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Dingell Introduces Bold Legislation to Save the Internet, Preserve Net Neutrality

Washington, DC, March 6, 2019

Today, Congresswoman Debbie Dingell (D-MI) introduced the Save the Internet Act with by Congressman Mike Doyle and Senator Ed Markey, which restores popular, bipartisan net neutrality protections for consumers and small businesses, after the Trump Administration ended these vital protections last year.

“Access to the internet is critical to conduct business, monitor the news, educate children, receive emergency notifications, connect to community, family and friends among many other functions,” said Dingell. “Michiganders and people around the country are depending on us to preserve net neutrality. Consumers, entrepreneurs and small businesses rely on knowing that their Internet Service Provider isn’t going to throttle their browsing speed, block their internet access, or make their prices sky high. The American economy are dependent on a fair and open internet."

The “Save the Internet” Act creates popular, bipartisan and targeted net neutrality protections, and codifies the FCC’s 2015 Open Internet Order similar to last year’s Congressional Review Act that passed the Senate and had bipartisan support in the House:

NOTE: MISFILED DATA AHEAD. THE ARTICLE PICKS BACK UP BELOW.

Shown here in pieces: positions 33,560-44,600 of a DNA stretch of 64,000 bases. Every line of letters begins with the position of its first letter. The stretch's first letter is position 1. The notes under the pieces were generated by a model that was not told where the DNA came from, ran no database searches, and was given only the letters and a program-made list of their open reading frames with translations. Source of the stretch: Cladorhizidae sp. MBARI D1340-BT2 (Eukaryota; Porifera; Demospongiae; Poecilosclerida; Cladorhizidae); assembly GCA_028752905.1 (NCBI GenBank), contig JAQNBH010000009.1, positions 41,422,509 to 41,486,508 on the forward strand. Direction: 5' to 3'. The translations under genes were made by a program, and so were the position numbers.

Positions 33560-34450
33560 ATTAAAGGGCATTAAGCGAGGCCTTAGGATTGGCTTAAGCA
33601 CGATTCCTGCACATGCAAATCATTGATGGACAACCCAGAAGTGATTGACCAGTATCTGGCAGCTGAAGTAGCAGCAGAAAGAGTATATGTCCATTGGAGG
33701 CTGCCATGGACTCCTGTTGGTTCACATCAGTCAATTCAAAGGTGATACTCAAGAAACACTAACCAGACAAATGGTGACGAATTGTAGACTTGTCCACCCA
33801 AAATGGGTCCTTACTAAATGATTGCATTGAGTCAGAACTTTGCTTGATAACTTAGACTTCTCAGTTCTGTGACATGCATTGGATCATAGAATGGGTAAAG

• Strengthening transparency protections, enacting specific rules against blocking, throttling, and paid prioritization, and empowering the FCC to investigate consumer and business complaints and fine internet service providers for violations of the Communications Act;
  • Protecting consumers against unjust, unreasonable, and discriminatory practices, and promoting competition;
  • Ensuring consumers can make informed decisions when shopping for internet plans; and
  • Restoring the FCC’s authority to fund broadband access for rural communities, working Americans, veterans, seniors, students and disabled Americans.

Dingell – a member of the Communications & Technology Subcommittee – is a steadfast advocate for protecting net neutrality and consumers’ digital protections. Last year, she spoke out against the FCC’s order to end net neutrality and led a resolution in the House that attempted to repeal the order.

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